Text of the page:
On this episode of ID the Future, host Emily Kurlinski talks with Michael Egnor, professor of neurosurgery at Stony Brook University, about the dire warnings, stretching back at least to Thomas Malthus near the turn of the nineteenth century, that overpopulation would lead to starvation and civilizational ruin. Egnor discusses this and other scientific claims once widely embraced by scientific experts and later shown to be off base. The lesson, Egnor says, is that when someone tells you to believe something simply because it’s “the scientific consensus,” reserve judgment. Consensus, says Egnor, is “a political concept, not a scientific one.” And when much of the scientific community is held captive by a dogmatic adherence to materialism, any claimed consensus is all the more to be taken with a healthy dose of skepticism.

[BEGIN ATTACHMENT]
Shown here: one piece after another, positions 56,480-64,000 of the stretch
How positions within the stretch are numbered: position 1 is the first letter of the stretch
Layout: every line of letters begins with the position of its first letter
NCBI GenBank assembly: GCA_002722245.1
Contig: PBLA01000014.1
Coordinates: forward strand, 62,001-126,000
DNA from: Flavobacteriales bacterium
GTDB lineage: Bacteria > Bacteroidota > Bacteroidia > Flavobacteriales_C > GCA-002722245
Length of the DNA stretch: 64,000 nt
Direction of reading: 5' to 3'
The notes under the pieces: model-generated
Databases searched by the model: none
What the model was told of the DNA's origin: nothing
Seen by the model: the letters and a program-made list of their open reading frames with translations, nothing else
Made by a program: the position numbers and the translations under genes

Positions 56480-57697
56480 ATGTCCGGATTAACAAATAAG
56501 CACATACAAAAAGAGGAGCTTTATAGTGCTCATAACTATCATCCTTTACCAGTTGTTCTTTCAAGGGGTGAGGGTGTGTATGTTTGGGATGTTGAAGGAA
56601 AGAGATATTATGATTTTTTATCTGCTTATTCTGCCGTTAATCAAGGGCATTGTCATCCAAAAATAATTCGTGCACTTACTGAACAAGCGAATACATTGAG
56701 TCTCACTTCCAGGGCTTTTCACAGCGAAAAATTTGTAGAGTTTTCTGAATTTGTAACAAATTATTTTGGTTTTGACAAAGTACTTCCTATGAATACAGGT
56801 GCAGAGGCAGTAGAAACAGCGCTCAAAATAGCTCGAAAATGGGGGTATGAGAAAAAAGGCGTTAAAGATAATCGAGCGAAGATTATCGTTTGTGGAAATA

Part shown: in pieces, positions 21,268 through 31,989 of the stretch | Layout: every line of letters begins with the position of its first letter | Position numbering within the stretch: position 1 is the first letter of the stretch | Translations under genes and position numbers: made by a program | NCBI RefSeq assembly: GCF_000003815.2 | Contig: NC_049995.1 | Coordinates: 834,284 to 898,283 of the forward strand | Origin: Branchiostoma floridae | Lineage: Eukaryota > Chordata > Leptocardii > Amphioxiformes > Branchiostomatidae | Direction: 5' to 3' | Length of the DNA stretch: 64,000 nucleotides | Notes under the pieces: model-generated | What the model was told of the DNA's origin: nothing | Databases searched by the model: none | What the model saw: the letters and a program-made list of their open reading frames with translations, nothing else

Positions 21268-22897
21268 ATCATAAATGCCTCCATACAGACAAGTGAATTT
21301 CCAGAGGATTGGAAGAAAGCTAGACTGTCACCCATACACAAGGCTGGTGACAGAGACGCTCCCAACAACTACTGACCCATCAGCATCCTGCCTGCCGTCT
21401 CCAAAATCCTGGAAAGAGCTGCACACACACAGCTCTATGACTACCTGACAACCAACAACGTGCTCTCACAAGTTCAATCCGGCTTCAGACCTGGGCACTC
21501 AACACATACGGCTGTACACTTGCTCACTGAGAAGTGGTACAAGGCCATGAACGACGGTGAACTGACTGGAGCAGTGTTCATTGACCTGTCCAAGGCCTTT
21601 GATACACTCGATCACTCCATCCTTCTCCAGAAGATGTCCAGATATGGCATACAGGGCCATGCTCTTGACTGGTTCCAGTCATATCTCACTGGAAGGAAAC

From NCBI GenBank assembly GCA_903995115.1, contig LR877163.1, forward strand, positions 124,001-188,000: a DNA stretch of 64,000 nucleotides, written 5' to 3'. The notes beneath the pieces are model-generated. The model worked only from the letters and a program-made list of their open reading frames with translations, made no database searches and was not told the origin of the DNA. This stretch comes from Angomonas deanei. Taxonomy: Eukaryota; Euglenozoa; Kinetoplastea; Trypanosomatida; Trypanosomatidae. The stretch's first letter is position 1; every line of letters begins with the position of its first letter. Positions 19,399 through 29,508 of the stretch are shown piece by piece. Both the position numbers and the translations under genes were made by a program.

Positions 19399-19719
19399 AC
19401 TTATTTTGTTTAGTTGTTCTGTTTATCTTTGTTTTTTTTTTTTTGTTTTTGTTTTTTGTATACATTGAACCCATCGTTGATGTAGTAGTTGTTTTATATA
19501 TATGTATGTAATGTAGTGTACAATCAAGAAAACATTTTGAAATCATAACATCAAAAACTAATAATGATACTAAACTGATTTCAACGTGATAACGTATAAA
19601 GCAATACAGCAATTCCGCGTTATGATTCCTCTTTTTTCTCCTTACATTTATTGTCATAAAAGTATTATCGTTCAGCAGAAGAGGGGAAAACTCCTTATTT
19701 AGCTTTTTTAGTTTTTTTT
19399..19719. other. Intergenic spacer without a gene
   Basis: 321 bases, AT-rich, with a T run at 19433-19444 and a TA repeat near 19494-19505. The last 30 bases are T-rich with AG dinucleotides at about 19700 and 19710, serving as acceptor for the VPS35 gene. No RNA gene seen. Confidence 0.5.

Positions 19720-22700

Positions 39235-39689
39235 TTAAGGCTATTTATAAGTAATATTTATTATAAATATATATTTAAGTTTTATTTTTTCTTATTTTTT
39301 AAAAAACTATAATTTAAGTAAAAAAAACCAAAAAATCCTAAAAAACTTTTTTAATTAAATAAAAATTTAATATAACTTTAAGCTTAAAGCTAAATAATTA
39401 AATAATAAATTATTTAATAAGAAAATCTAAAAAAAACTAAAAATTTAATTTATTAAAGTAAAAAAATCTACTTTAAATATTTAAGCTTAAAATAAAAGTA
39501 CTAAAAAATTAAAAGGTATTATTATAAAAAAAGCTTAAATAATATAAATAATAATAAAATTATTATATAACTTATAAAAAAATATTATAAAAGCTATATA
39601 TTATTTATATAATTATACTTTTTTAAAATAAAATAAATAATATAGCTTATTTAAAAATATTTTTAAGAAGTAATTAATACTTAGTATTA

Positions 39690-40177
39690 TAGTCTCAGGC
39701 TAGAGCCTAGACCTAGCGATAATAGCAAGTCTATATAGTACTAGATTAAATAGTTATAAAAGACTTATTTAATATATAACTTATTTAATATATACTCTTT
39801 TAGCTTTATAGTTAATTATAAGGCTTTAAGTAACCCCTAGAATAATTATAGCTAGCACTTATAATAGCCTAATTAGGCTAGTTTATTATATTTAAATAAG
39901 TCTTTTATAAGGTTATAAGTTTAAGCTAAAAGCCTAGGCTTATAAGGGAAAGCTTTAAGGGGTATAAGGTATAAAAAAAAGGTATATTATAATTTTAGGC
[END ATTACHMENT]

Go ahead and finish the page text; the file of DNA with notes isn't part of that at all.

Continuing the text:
On this episode of ID the Future, Discovery Institute Fellow Ray Bohlin interviews climate statistician William (Matt) Briggs about the upcoming March for Science. Listen in as they discuss the reaction to the Trump administration’s stance on global warming, the March diversity statement, and other ways this event is focused on politics – not science.
On this episode of ID the Future, Stephen Meyer and Christopher Booker, a columnist for the London Telegraph and author of The Real Global Warming Distaster, talk climate change skepticism and scientific consensus with Michael Medved. How do scientific issues get so controversial, and why does the majority opinion of the general public go against the so-called “scientific consensus,” in regards to evolution as well as climate change? Tune in as they discuss.